- Taking saffron by mouth seems to improve symptoms of major depression after 6-8 weeks of treatment. Some studies suggest that saffron might be as effective as taking a low-dose prescription antidepressant such as fluoxetine or imipramine.
- A study conducted by Professor Silvia Bisti at ARC Centre of Excellence in Vision Science and University of L’Aquila in Italy, found that saffron may slow or prevent age-related vision loss and treat macular degeneration. Saffron is an antioxidant, but it appears to have additional qualities that particularly affect vision.
- Saffron contains compounds called crocetin and crocin that may improve memory and cognitive processing.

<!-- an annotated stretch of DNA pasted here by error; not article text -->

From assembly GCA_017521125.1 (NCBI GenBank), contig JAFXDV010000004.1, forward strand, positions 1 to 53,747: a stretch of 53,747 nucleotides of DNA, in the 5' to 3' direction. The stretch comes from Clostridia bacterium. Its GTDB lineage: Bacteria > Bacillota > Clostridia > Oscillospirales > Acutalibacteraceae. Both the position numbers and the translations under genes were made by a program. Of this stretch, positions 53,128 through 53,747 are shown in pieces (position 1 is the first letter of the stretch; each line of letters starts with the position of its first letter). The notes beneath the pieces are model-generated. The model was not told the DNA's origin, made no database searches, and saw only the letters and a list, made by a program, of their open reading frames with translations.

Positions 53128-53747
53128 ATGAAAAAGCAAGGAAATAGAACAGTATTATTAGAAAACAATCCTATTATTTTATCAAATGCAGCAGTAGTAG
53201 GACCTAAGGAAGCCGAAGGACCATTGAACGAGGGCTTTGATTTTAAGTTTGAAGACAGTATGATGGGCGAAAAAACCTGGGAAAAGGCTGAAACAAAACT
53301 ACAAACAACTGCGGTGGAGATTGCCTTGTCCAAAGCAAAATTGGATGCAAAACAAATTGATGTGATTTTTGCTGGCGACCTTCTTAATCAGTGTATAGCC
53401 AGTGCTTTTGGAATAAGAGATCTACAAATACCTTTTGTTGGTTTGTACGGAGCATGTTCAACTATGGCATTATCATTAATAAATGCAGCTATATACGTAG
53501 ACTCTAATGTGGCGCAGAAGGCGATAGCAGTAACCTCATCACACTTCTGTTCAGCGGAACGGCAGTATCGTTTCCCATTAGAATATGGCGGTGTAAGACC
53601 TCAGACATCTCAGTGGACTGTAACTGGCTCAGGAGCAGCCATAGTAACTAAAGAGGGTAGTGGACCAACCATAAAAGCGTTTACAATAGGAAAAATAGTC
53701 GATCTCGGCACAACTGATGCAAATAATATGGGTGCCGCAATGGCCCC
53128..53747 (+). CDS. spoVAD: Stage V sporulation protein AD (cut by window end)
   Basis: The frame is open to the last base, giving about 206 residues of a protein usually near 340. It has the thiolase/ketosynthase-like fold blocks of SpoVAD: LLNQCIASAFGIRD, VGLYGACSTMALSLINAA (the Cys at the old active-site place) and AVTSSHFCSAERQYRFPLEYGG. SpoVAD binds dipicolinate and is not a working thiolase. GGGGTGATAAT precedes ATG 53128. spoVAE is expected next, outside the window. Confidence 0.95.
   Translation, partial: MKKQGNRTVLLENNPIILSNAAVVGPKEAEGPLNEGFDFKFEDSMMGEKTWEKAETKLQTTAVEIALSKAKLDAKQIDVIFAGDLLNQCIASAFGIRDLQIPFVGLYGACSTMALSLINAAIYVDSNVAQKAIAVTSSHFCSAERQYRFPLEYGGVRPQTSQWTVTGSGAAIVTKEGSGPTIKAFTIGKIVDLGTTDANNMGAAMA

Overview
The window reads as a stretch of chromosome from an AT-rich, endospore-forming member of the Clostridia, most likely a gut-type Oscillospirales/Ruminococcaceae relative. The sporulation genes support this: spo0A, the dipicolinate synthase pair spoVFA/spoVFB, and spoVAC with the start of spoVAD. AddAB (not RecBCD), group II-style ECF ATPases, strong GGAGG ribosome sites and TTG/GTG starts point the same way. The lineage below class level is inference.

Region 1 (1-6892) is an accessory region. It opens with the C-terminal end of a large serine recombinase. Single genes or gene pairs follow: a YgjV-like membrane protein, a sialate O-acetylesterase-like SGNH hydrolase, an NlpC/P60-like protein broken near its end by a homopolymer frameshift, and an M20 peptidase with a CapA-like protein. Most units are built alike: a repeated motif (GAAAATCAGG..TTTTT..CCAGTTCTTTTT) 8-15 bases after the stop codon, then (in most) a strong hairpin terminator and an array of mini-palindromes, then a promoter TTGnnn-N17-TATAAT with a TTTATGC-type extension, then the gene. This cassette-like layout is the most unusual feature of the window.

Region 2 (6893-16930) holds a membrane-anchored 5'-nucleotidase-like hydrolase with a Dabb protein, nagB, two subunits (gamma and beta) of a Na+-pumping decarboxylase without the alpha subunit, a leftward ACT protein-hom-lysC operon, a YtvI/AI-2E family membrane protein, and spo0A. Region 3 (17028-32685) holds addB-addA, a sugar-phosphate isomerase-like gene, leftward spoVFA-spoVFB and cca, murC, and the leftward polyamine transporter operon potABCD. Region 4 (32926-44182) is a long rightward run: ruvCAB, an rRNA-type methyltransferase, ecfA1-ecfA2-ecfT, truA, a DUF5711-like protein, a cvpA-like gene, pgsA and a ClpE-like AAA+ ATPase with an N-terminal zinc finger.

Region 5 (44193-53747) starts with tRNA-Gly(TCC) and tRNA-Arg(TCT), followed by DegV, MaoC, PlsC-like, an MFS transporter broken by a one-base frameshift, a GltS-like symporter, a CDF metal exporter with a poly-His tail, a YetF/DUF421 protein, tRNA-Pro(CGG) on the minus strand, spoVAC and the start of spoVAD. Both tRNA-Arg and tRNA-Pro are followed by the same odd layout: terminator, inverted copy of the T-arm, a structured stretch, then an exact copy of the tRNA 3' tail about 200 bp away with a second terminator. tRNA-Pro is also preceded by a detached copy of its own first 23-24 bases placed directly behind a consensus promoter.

- Saffron can act against cancer. The action of the herb is not known yet, however, it may prevent tumors from spreading while leaving the healthy cells unaffected.
- The consumption of saffron can reduce menstrual pain.
- Moreover, saffron has positive effect against Alzheimer’s disease.
- Alfa-crocin, a carotenoid compound, which gives the spice its characteristic golden-yellow hue, has been found to have antioxidant, anti-depressant and anti-cancer properties.
- Other ingredients of saffron are lycopene, zeaxanthin, α, β and γ-carotenes, vitamin B and B2, carbohydrates and essential oil.